AFAIK, since the rules for that part are in a different database, that part will not update. So in case you want that part to derive with assembly, you need to add rules in the same assembly project.
I think there might be a little bit of confusing DriveWorks functionality with some SOLIDWORKS techniques for using references/equations/top-down design. A few comments.
- The bar will only change height with your assembly if there is an external reference from that assembly to the bar, so that's not really a DriveWorks question, as that length would then be a "driven" dimension based on that reference and not a "driving" dimension that you capture and modify in DriveWorks.
- DriveWorks does have a statement on in-context relationships in their help files, which they make public. You can see it here: In Context or Top Down Modelling (KB13103024) (DriveWorks Documentation)
- DriveWorks does not actually change existing models: it creates new modified copies of a master model. Those copies have names that you give them by rule and are stored in a folder of your choosing (if you are using something besides Xpress). So if you have a master model (Bar.sldprt), and you create a copy (Bar A.sldprt) at a certain length, that's how long Bar A is. If you want DriveWorks to create a longer one, it won't modify Bar A to be longer (although you certainly could do so manually), it will just create a new copy (Bar B.sldprt) to your new length.
Let's use this as example:
Imagine I want to make an jet engine model driven by driveworks. This engine model use external reference(a skeleton sketch) to determine how long the wing span is, and driveworks then use this value to determine how many turbine blades to generate.
Now I give this model to Airbus, and let's just assume they use solidworks to design airplane, they put my engine onto the assembly, they "hook up" my skeleton sketch to their wing of the aircraft, hope that when they change the wing size, my engine model can be driven to reflect the change(changing the number of blades etc). However my model is driven by driveworks, and we know driveworks don't automatically update the part if it is in higher level assembly, how can I make this work?
Now I then give this model to Boeing, they put my engine onto the model and hope the same thing.
And then I give the engine to bombardier...
You can see, this is a scenario where I want to give my model to many different companies, and those companies, each company also have many parts from different companies(hydraulics, landing gears, flaps etc). And there is no way the driveworks logic can travel with these models and make the whole thing "live" right? The chief designer may just change the length of the aircraft, then ideally it should automatically update engine, landing gear, cockpit... and ideally the chief designer don't need to go to each part and manually fire up the driveworks. Are you telling me this cannot be achieved by driveworks?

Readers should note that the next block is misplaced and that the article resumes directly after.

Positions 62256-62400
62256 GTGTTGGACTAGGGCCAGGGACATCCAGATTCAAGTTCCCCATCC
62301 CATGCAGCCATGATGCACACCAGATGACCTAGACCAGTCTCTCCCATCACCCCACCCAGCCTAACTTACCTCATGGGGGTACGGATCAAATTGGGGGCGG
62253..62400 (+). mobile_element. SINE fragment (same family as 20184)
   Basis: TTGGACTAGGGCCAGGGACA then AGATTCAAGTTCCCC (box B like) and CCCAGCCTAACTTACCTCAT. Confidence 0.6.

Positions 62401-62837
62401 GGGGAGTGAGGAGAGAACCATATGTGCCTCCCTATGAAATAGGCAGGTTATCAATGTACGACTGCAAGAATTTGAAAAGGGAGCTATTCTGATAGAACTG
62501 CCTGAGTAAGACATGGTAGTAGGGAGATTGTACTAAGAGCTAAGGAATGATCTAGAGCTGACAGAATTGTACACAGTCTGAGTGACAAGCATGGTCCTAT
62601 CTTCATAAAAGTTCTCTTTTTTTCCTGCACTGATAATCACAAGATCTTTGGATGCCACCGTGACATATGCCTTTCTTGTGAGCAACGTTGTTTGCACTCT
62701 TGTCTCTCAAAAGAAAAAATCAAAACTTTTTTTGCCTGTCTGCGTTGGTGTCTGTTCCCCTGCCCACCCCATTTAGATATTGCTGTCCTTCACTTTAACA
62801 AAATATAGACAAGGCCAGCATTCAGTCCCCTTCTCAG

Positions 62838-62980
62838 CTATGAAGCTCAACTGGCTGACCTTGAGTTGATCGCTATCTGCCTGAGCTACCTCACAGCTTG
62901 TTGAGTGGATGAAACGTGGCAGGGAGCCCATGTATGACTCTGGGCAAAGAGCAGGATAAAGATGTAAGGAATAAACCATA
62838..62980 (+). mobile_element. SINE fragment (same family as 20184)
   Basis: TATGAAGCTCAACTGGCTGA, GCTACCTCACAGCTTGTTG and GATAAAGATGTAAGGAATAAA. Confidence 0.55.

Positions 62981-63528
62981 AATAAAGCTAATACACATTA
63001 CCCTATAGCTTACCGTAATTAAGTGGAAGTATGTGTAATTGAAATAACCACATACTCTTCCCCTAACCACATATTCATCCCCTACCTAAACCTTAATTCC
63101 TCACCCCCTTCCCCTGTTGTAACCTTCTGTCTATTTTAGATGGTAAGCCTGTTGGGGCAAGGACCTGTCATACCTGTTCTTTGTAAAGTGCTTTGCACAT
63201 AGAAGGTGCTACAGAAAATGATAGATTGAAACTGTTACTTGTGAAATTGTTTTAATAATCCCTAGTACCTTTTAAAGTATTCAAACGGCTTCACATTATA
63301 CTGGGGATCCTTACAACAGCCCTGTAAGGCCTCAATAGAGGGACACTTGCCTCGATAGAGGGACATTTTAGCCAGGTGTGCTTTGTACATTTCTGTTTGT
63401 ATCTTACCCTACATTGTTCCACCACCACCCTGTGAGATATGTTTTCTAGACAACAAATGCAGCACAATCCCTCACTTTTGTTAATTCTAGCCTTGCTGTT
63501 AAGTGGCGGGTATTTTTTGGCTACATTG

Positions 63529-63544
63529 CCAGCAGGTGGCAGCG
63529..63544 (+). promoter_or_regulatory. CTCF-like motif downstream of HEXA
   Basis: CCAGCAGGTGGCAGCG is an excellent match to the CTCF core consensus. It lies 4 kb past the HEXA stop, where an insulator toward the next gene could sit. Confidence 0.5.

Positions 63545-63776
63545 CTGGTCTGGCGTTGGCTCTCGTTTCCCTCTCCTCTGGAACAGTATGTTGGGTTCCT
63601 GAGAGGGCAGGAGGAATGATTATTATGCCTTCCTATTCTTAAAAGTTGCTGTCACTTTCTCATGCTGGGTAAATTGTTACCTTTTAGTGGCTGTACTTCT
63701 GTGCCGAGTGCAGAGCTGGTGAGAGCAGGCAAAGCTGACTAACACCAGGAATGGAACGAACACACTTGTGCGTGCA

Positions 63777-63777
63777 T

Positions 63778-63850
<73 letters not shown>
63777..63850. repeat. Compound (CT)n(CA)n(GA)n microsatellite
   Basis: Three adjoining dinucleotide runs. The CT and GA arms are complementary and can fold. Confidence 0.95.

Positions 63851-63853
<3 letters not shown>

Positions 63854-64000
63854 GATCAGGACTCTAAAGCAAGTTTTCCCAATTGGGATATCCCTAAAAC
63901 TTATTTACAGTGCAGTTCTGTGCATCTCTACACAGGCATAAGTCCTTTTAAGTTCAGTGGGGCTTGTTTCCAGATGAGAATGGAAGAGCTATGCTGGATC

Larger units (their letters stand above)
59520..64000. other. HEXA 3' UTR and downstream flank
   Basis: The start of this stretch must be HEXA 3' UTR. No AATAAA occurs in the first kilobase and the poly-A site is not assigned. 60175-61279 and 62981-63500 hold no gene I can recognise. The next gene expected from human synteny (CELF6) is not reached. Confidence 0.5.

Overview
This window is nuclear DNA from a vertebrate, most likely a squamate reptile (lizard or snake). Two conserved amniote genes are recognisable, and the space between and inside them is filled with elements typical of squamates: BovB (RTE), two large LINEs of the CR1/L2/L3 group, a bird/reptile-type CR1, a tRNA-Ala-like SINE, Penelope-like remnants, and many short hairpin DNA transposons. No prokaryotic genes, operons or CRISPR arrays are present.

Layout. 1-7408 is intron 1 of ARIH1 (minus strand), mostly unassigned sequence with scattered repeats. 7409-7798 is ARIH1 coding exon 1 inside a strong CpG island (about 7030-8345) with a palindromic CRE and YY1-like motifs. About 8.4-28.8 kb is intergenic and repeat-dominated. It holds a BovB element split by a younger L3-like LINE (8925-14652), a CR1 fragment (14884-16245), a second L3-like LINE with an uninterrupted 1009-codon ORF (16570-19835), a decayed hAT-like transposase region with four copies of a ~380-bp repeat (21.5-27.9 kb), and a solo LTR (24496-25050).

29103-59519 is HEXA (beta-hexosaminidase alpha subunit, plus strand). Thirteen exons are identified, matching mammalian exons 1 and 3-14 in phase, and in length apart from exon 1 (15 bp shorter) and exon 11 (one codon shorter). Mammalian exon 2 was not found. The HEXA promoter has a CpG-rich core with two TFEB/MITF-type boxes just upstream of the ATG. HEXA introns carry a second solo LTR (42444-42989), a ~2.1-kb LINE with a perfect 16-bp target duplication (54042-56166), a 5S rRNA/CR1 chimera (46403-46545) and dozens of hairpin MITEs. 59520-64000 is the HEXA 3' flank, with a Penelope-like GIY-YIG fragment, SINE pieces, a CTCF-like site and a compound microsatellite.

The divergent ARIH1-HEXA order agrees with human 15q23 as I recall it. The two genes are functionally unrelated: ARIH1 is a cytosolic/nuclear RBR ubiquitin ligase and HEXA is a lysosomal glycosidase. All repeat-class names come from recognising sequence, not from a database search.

Any suggestions is highly regarded.
Out of curiosity: What level of DriveWorks are you using: Xpress, Solo or Pro?
(It won't change my answer much, I'm just trying to gauge what you're trying to use)
Running through that example:
- You have an engine model, and it's being driven by DriveWorks.
- In that model, you also have some features being driven by external relationships.
- These are two very different methods of "automating" your design. In fact both methods require different sorts of techniques: you can't have a dimension that is both controlled by DriveWorks AND driven by in-context design. One method requires that dimension to be a Driving dimension, and the other requires it to be a Driven dimension (using SW terms for the dimension property here). They can't be both, you must choose one. In your case, getting the customer to change the number of blades requires them to edit features and "hookup" a reference sketch to an assembly.
- I'd say a general rule of thumb is that it is best if you can commit to one method or the other. Trying to do both techniques in the same model is absolutely possible (albeit not for the same dimension/feature... but different dimensions/features in the same model... that can be done). In fact DriveWorks' statements on using in-context relationships talks about that quite a bit. It is, however, a little bit of a dance to ensure that you have a clear line of demarcation that makes sure that what you control by DriveWorks doesn't interfere with what's being controlled by in-context modeling.
- So, in your case, what to do? Well, in your scenario, you are trying to control the same property in different ways. And you could maybe do a workaround with multiple redundant features, one controlled by external reference, and one by DriveWorks. But failing that, you're probably looking for one solution to handle it for you.
- If you want to empower your customers to come up with the solutions themselves, DriveWorks Pro does give you the option to put your forms online through DriveWorks Live, and as part of your project administration, you can elect to allow online users to download files that you make available to them (and you are in control of what you make available). That way, you could put all of the logic behind the number of props, length and landing gear options, etc. into your DriveWorks project, and all your customer sees is the end result. That would better protect your IP by not having to embed your logic into your models, for them to see when they add it to their models. A nice ancillary benefit there is that if they configure and download a new version of the model, replacing it in their assembly should be a snap: since the two versions are made from the same master model, they OUGHT to have most of the same references for mates.